Is an American comic book writer and editor, who was Stan Lee's first successor as editor-in-chief of Marvel Comics. He is possibly best known for introducing the pulp magazine hero Conan the Barbarian to American comics, with a series that added to the storyline of Robert E. Howard's character and helped launch a sword and sorcery trend in comics. Thomas is also known for his championing of Golden Age comic-book heroes – particularly the 1940s superhero team the Justice Society of America – and for lengthy writing stints on Marvel's X-Men and Avengers, and DC Comics' All-Star Squadron, among other titles.
Thomas was born in Jackson, Missouri, United States. As a child, he was a devoted comic book fan, and in grade school he wrote and drew his own comics for distribution to friends and family. The first of these was All-Giant Comics, which he recalls as having featured such characters as Elephant Giant. He graduated from Southeast Missouri State University in 1961 with a BS in Education, having majored in history and social science.
Thomas became an early and active member of Silver Age comic book fandom when it organized in the early 1960s – primarily around Jerry Bails, whose enthusiasm for the rebirth of superhero comics during that period led Bails to found the fanzine Alter Ego, an early focal point of fandom. Thomas, then a high school English teacher, took over as editor in 1964 when Bails moved on to other pursuits. Letters from him appeared regularly in the letters pages of both DC and Marvel Comics, including The Flash #116 (Nov. 1960), Fantastic Four #5 (July 1962), Fantastic Four #15 (June 1963), and Fantastic Four #22 (Jan. 1964).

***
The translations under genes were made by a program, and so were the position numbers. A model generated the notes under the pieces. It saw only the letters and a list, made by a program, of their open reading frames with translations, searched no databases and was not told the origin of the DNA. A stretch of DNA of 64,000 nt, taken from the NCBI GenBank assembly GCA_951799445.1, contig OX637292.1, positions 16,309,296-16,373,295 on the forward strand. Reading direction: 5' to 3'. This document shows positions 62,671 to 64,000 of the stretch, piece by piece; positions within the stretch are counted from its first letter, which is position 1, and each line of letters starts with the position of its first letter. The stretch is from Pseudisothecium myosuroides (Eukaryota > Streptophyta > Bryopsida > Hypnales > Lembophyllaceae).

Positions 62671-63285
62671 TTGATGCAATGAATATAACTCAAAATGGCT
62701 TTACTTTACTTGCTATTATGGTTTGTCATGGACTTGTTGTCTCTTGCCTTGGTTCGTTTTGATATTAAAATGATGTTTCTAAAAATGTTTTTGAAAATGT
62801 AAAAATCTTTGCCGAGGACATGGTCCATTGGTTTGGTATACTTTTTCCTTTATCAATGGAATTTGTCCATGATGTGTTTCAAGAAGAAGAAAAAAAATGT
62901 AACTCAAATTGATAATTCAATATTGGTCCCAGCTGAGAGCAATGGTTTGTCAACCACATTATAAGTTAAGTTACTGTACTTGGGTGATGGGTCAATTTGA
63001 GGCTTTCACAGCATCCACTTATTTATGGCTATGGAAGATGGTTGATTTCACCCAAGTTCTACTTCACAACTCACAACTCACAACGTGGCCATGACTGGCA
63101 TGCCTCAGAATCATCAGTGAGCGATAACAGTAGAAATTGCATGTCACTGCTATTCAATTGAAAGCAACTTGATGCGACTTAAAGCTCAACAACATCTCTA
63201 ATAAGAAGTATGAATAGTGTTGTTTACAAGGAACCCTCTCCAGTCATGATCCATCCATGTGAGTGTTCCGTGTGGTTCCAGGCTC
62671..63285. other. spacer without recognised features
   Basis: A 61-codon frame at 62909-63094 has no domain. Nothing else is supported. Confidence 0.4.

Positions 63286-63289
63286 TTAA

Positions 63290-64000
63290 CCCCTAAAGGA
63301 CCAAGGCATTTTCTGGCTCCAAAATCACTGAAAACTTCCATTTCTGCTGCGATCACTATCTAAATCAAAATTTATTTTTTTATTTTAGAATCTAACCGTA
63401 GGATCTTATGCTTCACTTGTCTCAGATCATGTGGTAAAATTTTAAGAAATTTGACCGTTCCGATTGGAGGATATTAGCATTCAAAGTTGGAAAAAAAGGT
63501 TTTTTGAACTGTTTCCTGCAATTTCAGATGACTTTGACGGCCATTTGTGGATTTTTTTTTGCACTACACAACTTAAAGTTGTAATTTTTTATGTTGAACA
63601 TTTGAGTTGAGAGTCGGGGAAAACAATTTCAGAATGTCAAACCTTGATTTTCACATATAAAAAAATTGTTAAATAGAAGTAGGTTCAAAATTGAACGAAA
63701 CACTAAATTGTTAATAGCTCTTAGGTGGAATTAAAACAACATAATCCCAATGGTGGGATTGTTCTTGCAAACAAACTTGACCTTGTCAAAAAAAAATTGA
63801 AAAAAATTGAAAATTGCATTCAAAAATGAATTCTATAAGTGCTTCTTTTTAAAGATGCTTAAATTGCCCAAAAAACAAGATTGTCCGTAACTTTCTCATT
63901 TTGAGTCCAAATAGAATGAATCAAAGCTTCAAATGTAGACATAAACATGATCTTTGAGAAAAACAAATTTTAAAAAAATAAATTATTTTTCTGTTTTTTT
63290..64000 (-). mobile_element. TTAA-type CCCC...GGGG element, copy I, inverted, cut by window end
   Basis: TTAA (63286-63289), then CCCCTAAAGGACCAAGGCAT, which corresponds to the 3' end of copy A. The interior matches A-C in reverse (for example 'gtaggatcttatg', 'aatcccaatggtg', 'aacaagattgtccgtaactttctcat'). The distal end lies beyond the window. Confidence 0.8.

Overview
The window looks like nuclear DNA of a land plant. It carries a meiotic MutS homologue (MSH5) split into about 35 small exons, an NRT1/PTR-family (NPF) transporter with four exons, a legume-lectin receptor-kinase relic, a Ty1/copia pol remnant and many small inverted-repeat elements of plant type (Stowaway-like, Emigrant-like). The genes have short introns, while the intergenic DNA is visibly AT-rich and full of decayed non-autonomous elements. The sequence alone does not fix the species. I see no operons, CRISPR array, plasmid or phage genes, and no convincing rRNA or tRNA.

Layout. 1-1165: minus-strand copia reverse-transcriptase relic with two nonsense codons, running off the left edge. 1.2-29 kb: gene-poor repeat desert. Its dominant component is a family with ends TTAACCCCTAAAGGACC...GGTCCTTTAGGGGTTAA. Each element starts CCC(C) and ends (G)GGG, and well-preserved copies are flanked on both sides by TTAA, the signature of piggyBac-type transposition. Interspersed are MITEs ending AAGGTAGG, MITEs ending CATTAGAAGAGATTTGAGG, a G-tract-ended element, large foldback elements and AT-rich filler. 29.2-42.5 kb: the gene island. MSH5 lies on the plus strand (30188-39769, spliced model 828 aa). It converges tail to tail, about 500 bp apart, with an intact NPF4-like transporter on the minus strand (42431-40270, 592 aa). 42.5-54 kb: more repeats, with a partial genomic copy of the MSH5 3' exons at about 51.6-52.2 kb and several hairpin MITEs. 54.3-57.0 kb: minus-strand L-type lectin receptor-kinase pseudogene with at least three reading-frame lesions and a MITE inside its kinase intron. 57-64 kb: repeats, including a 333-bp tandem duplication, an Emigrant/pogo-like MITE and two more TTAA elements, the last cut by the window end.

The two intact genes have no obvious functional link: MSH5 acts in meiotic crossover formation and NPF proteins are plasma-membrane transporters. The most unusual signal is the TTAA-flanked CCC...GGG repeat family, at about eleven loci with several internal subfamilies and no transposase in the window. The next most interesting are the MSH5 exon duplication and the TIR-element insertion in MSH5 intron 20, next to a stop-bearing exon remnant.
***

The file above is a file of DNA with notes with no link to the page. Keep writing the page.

No Superstar in history was as patriotic as “Hacksaw” Jim Duggan.
A true red-blooded American, the tough, but lovable big guy always marched to the ring with a 2×4 slung over his shoulder and a red, white and blue flag gripped tightly in his hand. Often going up against underhanded foreign villains, Duggan would always get the crowd behind him by inspiring massive chants of “U.S.A.! U.S.A.!” that would shake the rafters and intimidate his opponents. For more than two decades, “Hacksaw” defended America’s honor in the ring and enjoyed distinction as one of the most recognizable Superstars in the world.
Learn more about Hacksaw and his amazing life: http://www.hacksawjimduggan.net/
Gregbo Watson is a comic book and pinup artist from South Carolina. He has worked on projects for Zenescope, Marvel, Upper Deck, and 20th Century Television. His illustration work has been included in artist showcase anthologies and won awards including a 2017 Promax BDA gold statue (The X-Files Original Syndicated Series).
Comic Book credits include:
Zenescope Swimsuit Issue, Grimm Tales of Terror, Wonderland, Alice in Wonderland 10th Anniversary, Death 10th Anniversary, Jungle Book, Spirit Hunters, Evil Heroes, The Jill Tales
Is an Internationally known master comic and fantasy artist who has worked for Marvel, DC, Dark Horse and more but today mainly produces his own projects and currently has over 60 books in print. His newest works are the instructional book "More Secrets of Drawing", a new "Inksplosion" Art book volume three, and various Monster-related merchandise items and issues of TOMB magazine which he co-publishes with Horror Host Jason Crawley.
Comics writer, and co-founder of Action Age Comics. His credits include X-Men '92 for Marvel Comics, Down Set Fight! (Oni Press), Subatomic Party Girls (MonkeyBrain Comics), and Awesome Hospital and Monster Plus (Action Age). He's pretty sure Hank didn't do it this way.
Billy James is an American film and television actor. James began his acting career when he landed a background gig and later became part of the crew on The Crazies (2010). He has worked on several films including: The Fate of the Furious, and James Franco's adaptation of John Steinbeck's novel, In Dubious Battle. In the film, James worked closely alongside such talent as Robert Duvall, Vincent D'Onofrio, Selena Gomez and many others. In the muddy fields of rural Georgia, James learned abundantly valuable acting techniques that he will take with him throughout his acting career. He is now recognized for his role as a savior on AMC's The Walking Dead, where he is currently working on season 8 in Atlanta, Georgia.